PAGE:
A boxplot summarizes the distribution of a numeric variable for one or several groups. It allows to quickly get the median, quartiles and outliers but also hides the dataset individual data points. In python, boxplots are most of time done thanks to the
boxplot function of the
Seaborn library. Boxplots are also described in the online course.
⏱ Quick start
Seaborn is definitely the best library to quickly build a boxplot. It offers a dedicated
boxplot() function that roughly works as follows:🔥
# library & dataset import seaborn as sns df = sns.load_dataset('iris') sns.boxplot( x=df["species"], y=df["sepal_length"] )
⚠️ Mind the boxplot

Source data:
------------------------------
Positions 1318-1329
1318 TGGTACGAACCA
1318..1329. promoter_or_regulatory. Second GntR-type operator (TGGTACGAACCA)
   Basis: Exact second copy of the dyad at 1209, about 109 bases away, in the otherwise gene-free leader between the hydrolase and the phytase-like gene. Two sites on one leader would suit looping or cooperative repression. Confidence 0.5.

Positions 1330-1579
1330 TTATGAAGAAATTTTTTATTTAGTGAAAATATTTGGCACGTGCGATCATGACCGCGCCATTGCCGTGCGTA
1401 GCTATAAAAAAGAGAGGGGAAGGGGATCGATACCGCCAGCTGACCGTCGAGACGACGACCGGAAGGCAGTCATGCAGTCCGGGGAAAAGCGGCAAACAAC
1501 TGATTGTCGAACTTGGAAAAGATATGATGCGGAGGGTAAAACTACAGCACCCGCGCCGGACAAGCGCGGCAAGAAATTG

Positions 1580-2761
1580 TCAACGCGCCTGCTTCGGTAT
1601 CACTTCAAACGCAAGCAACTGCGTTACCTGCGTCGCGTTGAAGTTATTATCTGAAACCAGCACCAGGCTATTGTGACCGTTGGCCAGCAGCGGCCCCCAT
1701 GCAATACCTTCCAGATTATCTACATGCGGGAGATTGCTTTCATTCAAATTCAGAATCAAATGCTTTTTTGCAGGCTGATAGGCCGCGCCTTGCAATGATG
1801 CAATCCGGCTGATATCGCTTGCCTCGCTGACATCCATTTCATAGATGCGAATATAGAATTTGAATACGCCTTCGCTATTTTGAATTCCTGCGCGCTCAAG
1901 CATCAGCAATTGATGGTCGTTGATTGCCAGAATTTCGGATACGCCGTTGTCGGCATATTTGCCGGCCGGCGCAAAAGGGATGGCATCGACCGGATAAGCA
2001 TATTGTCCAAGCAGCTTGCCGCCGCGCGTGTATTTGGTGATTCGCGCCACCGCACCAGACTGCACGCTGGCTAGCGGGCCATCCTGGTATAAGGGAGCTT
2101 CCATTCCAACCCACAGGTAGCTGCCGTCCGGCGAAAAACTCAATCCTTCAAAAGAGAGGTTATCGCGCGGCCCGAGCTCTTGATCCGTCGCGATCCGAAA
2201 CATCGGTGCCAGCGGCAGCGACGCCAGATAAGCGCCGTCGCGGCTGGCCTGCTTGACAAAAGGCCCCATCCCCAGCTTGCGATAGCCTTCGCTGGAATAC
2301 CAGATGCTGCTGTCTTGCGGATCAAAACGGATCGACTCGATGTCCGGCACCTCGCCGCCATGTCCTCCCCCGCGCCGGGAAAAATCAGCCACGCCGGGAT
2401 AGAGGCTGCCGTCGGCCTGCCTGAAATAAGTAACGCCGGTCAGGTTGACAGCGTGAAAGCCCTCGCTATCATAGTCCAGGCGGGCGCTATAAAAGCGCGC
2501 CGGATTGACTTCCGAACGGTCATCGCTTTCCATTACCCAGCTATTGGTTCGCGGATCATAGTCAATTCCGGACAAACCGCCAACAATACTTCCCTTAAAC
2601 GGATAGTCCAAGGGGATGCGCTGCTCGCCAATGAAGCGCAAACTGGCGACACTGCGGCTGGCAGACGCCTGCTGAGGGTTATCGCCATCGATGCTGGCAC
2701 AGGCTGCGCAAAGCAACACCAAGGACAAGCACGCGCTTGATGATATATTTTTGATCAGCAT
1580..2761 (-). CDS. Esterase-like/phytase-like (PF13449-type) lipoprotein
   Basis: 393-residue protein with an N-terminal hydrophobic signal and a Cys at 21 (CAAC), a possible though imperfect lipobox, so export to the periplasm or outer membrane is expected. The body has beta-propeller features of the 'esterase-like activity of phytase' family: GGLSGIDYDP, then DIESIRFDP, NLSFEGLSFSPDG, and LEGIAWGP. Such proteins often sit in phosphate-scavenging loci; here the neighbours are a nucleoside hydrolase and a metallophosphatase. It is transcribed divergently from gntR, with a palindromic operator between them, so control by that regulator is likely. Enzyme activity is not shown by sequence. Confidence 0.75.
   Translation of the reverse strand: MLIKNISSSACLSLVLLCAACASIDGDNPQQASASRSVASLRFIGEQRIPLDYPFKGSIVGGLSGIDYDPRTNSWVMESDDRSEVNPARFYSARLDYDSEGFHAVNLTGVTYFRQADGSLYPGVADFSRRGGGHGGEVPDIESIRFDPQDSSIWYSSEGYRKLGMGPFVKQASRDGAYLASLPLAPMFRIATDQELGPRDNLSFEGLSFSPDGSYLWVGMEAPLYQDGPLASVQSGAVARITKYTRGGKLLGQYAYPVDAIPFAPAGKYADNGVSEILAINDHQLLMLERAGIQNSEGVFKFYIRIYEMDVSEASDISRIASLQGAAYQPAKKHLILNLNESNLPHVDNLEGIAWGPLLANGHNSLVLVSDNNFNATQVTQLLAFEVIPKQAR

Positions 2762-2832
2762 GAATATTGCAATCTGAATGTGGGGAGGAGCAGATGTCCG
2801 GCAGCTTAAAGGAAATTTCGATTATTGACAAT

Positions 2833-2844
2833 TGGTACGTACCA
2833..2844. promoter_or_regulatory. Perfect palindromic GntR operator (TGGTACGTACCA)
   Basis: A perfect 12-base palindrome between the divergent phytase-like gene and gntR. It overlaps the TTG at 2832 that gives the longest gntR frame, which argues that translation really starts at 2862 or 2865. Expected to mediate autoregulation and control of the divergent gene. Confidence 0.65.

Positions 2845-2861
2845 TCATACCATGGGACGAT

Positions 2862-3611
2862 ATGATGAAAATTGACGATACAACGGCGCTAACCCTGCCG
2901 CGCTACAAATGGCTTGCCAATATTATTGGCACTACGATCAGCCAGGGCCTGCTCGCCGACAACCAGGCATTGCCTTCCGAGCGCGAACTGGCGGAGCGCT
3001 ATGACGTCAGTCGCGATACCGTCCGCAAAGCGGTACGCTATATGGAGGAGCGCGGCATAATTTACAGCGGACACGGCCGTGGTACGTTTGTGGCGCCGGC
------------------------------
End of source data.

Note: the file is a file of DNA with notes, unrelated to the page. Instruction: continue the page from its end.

A boxplot is an awesome way to summarize the distribution of a variable. However it hides the real distribution and the sample size. Check the 3 charts below that are based on the exact same dataset.
To read more about this, visit data-to-viz.com that has a dedicated article.
Seaborn is a python library allowing to make better charts easily. The
boxplot function should get you started in minutes. The examples below aim at showcasing the various possibilities this function offers.
Everything you need concerning color customization on your boxplot: transparency, palette in use, manual control..
Since individual data points are hidden, it is a good practice to show the sample size under each box
violin function parameters→ see full doc
string→ color under the curve
From the web
The web is full of astonishing charts made by awesome bloggers, (often using R). The Python graph gallery tries to display (or translate from R) some of the best creations and explain how their source code works. If you want to display your work here, please drop me a word or even better, submit a Pull Request!